Spring Happenings

Dean's Reflections

The impressions that many people have of tax discussions are that they are very technical and unpleasant. While the topics might not be embraced warmly, they are very important to each of us. Tax concepts and policy go well beyond the paying of our personal taxes. They affect people and companies all over, and are often at the forefront of business decisions such as the manner of expanding companies and locating them.

Our nation’s tax policy needs to be addressed. Most business leaders agree that the U.S. economy will not be able to grow to new heights unless we modernize our tax system. Standing in the way are ideological differences between the parties that threaten a compromise on federal tax code that has not had meaningful overhaul in almost 30 years. One side seeks to close tax loopholes to reduce the federal deficit, while the other side believes new revenue should be used to reduce tax rates for individuals. Given these barriers, can we achieve meaningful change? Will it be possible to accomplish revenue-neutral corporate tax reform while balancing our national budget with common sense revenue-positive tax reform elsewhere? Can we achieve something fair for personal taxes and small businesses, as well? These are key issues that must be addressed and I hope that the difficulties facing this Congress that were on display during the sequester debate can be overcome.

This month’s feature explores the changes and key extensions to the current tax code for 2013 and what our featured experts believe might be possible to reform moving ahead. Walter Doggett of E*TRADE and David Einhorn of KPMG lend their expertise from highly respected tax and financial institutions to the Sellinger School’s discussion. I am glad the Sellinger School continues to enjoy relationships of this caliber. Having our students learn and interact with top individuals in various business disciplines ensures that they will receive a rigorous and well-rounded education at Loyola.

Speaking of our students and education, accolades for our business programs continue to come in. This past month Businessweek once again recognized Sellinger as one of the top undergraduate business schools in the nation. Our high ranking this year was largely determined by student assessments, so it is especially rewarding to all of us in Sellinger to have them recognize the value that a Loyola education provides. It is a testament to the rigor of our programs, our facilities, and most importantly our faculty, who also earned an “A” rating in the survey. Additionally on the graduate level, both the accounting and finance programs within our MBA program were recently ranked in the top 30 nationally by U.S. News & World Report. Loyola is the only business school in Maryland listed on this year’s undergraduate Businessweek report and these academic specialty lists by U.S News, further proof that we continue to be a strong leader for business education in our region.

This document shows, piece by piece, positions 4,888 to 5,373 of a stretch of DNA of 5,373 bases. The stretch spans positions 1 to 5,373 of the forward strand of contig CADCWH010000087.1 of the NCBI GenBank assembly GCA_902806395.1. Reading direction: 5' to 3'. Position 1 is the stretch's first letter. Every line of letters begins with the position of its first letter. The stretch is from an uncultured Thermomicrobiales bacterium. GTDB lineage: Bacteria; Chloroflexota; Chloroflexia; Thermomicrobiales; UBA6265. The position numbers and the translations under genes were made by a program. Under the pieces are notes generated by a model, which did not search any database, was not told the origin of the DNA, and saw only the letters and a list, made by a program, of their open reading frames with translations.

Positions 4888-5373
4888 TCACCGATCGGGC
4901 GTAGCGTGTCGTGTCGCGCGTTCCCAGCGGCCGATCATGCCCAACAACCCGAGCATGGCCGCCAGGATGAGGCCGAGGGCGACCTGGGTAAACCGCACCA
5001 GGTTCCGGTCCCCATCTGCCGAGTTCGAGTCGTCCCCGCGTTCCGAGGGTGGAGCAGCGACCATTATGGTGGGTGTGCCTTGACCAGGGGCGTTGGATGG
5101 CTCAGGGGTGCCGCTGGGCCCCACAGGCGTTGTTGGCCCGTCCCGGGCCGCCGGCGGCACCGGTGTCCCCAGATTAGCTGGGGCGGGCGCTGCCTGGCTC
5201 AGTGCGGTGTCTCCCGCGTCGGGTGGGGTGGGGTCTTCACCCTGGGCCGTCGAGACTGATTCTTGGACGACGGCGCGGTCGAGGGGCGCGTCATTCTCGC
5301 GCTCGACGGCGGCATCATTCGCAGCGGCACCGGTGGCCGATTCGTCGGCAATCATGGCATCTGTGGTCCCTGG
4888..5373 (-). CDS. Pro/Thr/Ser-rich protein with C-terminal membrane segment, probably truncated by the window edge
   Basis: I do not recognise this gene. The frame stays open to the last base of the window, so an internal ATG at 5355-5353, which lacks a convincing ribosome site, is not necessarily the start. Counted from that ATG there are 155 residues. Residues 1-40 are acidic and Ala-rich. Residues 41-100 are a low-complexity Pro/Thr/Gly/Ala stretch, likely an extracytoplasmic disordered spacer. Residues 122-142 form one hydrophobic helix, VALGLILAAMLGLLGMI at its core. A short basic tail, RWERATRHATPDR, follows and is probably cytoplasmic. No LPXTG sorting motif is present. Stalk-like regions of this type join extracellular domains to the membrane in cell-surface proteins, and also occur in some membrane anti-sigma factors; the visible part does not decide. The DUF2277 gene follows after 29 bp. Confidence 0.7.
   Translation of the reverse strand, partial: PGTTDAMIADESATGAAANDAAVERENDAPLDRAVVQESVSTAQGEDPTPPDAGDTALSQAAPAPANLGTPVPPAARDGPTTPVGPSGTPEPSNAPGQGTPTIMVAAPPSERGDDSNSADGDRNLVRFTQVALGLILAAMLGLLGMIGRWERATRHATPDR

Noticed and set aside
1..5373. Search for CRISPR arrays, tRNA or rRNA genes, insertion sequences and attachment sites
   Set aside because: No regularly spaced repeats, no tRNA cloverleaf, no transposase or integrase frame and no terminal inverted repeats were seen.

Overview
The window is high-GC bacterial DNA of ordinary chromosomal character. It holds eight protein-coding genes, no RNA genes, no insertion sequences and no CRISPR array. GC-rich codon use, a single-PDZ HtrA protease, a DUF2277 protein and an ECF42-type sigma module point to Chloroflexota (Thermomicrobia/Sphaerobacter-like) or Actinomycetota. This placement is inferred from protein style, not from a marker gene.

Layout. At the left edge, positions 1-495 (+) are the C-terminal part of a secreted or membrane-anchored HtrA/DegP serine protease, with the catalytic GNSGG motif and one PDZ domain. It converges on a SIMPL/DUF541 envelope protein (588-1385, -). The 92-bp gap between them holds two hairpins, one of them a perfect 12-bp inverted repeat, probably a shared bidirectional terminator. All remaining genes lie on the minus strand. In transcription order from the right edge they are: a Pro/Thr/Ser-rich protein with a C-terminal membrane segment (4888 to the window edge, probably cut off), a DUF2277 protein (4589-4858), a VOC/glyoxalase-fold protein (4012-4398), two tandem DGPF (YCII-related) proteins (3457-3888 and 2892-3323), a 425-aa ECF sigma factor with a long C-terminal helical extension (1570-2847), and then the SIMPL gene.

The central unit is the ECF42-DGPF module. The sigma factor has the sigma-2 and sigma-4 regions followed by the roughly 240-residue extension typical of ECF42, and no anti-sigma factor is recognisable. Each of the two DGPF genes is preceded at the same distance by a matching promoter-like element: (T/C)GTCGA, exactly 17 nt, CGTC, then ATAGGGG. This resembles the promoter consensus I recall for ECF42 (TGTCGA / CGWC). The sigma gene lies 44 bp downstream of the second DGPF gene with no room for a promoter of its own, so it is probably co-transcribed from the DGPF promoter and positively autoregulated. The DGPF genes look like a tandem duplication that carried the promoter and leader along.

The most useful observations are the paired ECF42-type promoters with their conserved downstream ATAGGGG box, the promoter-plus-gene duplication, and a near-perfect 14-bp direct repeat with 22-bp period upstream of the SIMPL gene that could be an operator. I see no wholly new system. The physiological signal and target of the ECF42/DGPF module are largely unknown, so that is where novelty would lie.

Lastly, some outstanding speakers are coming to Loyola this month. The University welcomed Tony Blair, the former prime minister of Great Britain and Northern Ireland, for the inaugural Hanway Lecture in Global Studies on Tuesday, April 9. Needless to say, Mr. Blair’s lecture was enthusiastically received on campus. On April 11, Under Armour CIO Jody Giles will receive the Lattanze Executive of the Year award. This is a great event each year that our Lattanze Center for Information Value organizes to recognize leaders for their strategic application of information technology. Later this month, Norman Sedgely, Ph.D., the Sellinger France-Merrick Professor, has invited David Colander, Ph.D., to our Baltimore campus to speak on the financial crisis and its impact on the U.S. economy. Dr. Colander will be speaking on Tuesday, April 16, at 6:30 p.m. Finally, Domonique Foxworth, a former member of the Baltimore Ravens and former president of the National Football League Players Association, will be presenting on leadership. This event is sponsored by the Loyola Marketing Association and is scheduled for April 18 at 6:30 p.m. If you would like to attend the Colander lecture or Foxworth presentation RSVP to sellingerdean@loyola.edu.

Good luck with your taxes and enjoy the long awaited arrival of spring.